Build an Eco-friendly Habitat and a Garden for Your Pollinators

Jun 29, 2024 | Main Blog | 0 comments

I am the type of person who can barely walk past a flower without embracing its beauty. Smelling it, touching it, capturing a picture of it, or merely exclaiming how “cute” it is. I just can’t help it; they truly make me so happy, as they do most people! It’s a spectacular phenomenon how many people are touched by these flowering plants, and how many people neglect to appreciate the pollinators that allow these flowers to grow and stay beautiful.

Pollinators are types of animals or insects that contribute to the reproduction of flowering plants. Flowering plants are much more than just a great gift to buy a loved one. They provide fruits, vegetables, other foods, oils, and fiber and protect the land from soil erosion. Pollinating species include birds, bats, moths, butterflies, wasps, flies, small mammals, and most significantly bees. They are of vital importance to the environment and human society. Pollinators provide plants and crops with pollen for us to eat healthy-grown fruits and vegetables. This has a positive impact on the economy as well because of the large amount of finances that are collected from farming crops. Pollinators are also important because they help support cleaner air quality and support wildlife.

Unfortunately, the pollinating species are in decline. There are many contributing factors to this decline but two of the greatest are the lack of habitats and the environmental impact of pollution. Pollinator’s nesting habitats are either being torn up due to the changing of natural spaces, non-existent because of the lack of green spaces in many areas, or people don’t understand the best ways to grow a strong pollinator-friendly garden. The impact of rapid climate change is negatively affecting the pollinating species, as well as the many harmful pollutants in the atmosphere.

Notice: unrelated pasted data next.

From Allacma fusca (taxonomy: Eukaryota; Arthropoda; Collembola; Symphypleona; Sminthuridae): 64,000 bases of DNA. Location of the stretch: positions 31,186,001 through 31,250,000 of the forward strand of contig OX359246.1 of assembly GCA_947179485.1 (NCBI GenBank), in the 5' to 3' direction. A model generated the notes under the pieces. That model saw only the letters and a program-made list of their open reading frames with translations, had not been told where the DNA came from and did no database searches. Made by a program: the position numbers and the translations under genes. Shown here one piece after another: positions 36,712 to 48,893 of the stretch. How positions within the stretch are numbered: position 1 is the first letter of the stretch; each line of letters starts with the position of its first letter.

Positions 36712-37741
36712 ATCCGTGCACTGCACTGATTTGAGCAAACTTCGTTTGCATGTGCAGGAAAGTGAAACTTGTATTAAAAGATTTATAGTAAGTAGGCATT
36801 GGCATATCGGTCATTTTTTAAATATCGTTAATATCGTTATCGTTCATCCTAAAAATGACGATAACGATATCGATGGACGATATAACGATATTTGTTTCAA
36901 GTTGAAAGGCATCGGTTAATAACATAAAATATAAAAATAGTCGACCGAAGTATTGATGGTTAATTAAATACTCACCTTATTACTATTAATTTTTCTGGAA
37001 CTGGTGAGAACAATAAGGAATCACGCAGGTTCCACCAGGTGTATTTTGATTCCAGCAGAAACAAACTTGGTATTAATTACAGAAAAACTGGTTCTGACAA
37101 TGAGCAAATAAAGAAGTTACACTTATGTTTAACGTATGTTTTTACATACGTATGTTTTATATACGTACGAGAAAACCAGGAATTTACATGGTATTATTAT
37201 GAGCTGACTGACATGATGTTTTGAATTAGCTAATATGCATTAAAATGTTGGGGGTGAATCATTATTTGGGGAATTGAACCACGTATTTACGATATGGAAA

To support the health of the many pollinator species on Earth, the Pollinator Partnership instituted National Pollinator Week. Created in 2017, National Pollinator Week was established to bring awareness to pollinators’ health and educate society on how to be better citizens for pollinators. This year National Pollinator Week occurred from June 17-June 23, and even though that week has passed, it is still an important topic to bring up any week of the year. The great thing about National Pollinator Week is that there are many ways to celebrate it.

Pollinator Partnership has created the 2024 Official Pollinator Week Toolkit to help people like you and me celebrate National Pollinator Week and become more aware of the importance of pollinators. People can promote pollinator health through virtual webinars, planting sessions, garden walks, in-person events, and even portraying yellow lighting on local establishments and government buildings. Again, there are many things we can do for National Pollinator Week (all listed on page 5 of the toolkit), but the most satisfactory way is to build your pollinator-friendly habitat if you have access to a green space. Take some time to research ways to create a pollinator garden, and then get your hands dirty! Gardening is a therapeutic sensation, so take it as a form of self-care when creating a beautiful space for yourself and the pollinators!

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Maddie Bocian

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